Disney once again works its magic by bringing one of its newest theme-park rides, Toy Story Midway Mania, to the Nintendo Wii. This actually works out rather well, considering that the ride itself is an interactive, competitive shooter. As you travel on rails during the indoor ride, you lob balls and shoot darts from a cannon that is attached to your safety bar. In this case, it's actually easier to play this game on the Wii because the in-person ride requires that you aim and pull on a string that has a ball attached to launch your projectiles--which can become tiresome. We had the opportunity to check out Toy Story Midway Mania at a Disney Interactive press event to see how it compares to the ride. From what we saw, it's a lot less work and you don't have to wait in line to play the game.
Toy Story Mania is a compilation of more than 30 minigames, and we were able to check out five examples during our visit to get a feel for them. As a warm-up, we played the pie toss, in which you aim the Wii Remote at the screen and throw pies at Buzz and Woody, who are each holding up a red target for you to aim at. This kind of gives you the feel for how the controls work, because like the ride, you aren't shooting straight at the target. There's a bit of an arc when you launch paint balls, rings, or darts, so it takes a few tries to get accustomed because there is no indicator onscreen to let you know where you're aiming at.
The alien ring toss involved chucking colored rings onto the heads of the adorable three-eyed alien squeeze toys from the Toy Story movies. You can aim for other objects as well, and the points are all labeled so you can decide whether you're going to aim for the high numbers or just fire away and hope that your rings land somewhere. Like the ride, there are special events that can be triggered depending on your target. Sometimes you'll trigger a rocket launch and will have to twirl your Wii Remote. Other times you could unleash more targets with a higher point value. The multiplayer will offer play for up to four people once the game is finished, and considering that your score is tallied at the end, it's easy to get really competitive.
We also checked out a skee-ball-like game in which you roll a ball down a ramp and hope that it hits one of the targets on the other side of the screen. We were primarily aiming at cows for 500 points, but interestingly, you share a lane with your opponent. You can't move over to his or her side, but you can definitely use the D pad to aim your ball so that you can technically collide with the other person's ball--on purpose or by accident, depending on your strategy. You press A to load up your ball, and you swing the Wii Remote the same way you would toss a skee ball; swinging it any other way won't work--we tried.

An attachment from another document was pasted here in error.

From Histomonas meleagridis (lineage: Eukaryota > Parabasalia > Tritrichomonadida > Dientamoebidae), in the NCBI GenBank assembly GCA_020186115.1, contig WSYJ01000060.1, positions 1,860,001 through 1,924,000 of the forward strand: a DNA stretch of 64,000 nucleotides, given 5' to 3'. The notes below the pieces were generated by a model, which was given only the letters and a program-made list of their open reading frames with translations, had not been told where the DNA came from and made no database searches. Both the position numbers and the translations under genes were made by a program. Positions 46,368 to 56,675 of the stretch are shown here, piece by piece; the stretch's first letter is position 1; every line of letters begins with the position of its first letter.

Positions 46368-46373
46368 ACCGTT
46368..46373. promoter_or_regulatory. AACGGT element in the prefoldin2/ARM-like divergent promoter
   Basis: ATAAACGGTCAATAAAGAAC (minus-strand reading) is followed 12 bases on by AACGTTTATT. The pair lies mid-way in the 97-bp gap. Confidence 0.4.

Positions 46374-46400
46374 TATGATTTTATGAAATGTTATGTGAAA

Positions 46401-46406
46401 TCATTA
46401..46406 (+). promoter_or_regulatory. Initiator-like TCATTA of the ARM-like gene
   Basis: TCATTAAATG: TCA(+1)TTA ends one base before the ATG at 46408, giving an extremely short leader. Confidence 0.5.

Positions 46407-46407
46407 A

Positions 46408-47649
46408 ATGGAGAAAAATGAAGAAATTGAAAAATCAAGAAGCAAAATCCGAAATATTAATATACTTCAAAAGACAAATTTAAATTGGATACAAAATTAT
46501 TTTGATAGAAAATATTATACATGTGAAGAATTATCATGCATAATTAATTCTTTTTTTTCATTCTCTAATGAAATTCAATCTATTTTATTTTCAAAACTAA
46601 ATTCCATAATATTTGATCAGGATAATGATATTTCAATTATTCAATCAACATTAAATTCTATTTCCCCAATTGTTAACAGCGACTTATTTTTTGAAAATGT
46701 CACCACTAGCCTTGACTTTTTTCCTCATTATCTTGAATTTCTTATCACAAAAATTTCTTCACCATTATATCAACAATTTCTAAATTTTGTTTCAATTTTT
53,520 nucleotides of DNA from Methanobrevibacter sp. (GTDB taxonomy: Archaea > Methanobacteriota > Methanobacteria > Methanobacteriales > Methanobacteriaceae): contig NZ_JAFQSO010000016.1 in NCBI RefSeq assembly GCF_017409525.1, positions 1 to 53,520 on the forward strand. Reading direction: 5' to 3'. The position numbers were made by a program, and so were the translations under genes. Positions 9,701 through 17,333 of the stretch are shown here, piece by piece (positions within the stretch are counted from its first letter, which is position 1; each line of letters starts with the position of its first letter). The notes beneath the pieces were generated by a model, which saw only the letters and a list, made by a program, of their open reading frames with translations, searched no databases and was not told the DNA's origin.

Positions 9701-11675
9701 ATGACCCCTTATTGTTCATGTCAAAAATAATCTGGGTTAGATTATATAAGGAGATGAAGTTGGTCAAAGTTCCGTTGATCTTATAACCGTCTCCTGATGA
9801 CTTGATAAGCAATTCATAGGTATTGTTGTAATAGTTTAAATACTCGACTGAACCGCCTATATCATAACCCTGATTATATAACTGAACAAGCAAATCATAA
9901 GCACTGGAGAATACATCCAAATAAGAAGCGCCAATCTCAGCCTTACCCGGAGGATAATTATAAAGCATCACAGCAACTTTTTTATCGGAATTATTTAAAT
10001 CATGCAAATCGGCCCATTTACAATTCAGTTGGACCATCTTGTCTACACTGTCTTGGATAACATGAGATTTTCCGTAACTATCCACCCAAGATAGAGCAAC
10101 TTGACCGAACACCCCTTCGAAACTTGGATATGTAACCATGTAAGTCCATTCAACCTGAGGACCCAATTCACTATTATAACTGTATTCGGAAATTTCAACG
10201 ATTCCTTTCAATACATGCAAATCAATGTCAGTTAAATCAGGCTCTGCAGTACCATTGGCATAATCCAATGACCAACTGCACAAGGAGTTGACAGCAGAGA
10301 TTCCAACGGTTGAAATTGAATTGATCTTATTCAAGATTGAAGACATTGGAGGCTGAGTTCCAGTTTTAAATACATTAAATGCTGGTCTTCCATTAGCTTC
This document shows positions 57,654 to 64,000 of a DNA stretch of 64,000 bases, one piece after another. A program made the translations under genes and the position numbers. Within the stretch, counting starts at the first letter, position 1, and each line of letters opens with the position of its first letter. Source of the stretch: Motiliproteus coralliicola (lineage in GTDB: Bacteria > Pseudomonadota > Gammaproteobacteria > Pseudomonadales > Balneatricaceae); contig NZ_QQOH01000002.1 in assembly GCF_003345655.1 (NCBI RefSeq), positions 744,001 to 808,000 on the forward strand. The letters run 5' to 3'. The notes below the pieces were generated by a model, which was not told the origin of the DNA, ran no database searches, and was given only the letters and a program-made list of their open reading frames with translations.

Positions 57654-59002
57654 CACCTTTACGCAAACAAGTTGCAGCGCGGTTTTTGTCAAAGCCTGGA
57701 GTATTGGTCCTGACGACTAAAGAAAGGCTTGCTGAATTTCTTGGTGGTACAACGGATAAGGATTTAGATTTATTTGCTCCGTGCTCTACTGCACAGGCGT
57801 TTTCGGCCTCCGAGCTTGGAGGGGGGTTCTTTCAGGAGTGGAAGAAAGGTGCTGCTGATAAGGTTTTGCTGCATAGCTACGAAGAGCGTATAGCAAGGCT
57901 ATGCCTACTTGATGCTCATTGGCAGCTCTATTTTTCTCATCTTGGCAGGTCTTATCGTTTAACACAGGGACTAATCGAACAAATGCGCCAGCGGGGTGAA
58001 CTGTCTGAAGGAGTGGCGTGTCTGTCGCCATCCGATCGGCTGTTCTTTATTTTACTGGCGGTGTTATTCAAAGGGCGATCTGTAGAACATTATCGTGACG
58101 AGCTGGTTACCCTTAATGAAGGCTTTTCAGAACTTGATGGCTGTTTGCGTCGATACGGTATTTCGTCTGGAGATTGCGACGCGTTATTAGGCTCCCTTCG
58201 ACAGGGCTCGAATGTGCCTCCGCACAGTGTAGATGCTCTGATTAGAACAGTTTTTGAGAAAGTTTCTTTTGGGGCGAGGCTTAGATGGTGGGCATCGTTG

It wouldn't be a carnival-game compilation if it didn't have darts, so there's a minigame in which you fire off as many darts as you possibly can to get the highest score. There always seems to be some kind of Easter egg hidden in these minigames, so we tried aiming at anything that looked conspicuous. There are dozens of targets all over the screen, so it's actually a bit hard not to hit anything.
Finally, the last type of game that we played strayed from the "point and fire rapidly" routine. Instead, you and your competitors take turns aiming and throwing a ball at a wooden structure put together by the little green plastic army men. Your goal is to knock down the colored blocks that are piled carefully on top of the noncolored ones, and usually a well-timed shot at the legs of the tower will knock it over. However, this structure is rotating on a platform with plastic foliage surrounding the edges, so you have to wait until you get the right angle and find an opening. You use the A button to load a ball, and then hit the B button to free up the target reticle, at which point you can hit the button again to lock the reticle. You swing to throw and you get five chances, unless you can hit one of the parachuting crates. As soon as you're done, the next player takes his or her turn.
Everything about this minigame compilation stays true to the spirit of the movies. The characters and their personalities are all intact, and even your main menu is set in Andy's toy-filled room. The games are fun, and the atmosphere has Toy Story written all over it. There's a Play All mode that we didn't get to see, but we were told that a brief cutscene will appear in-between each minigame to tell a story. We enjoyed the time that we spent with the game and hope to get a chance to play more minigames at the Electronic Entertainment Expo. Right now, Toy Story Mania is set for a Christmas release.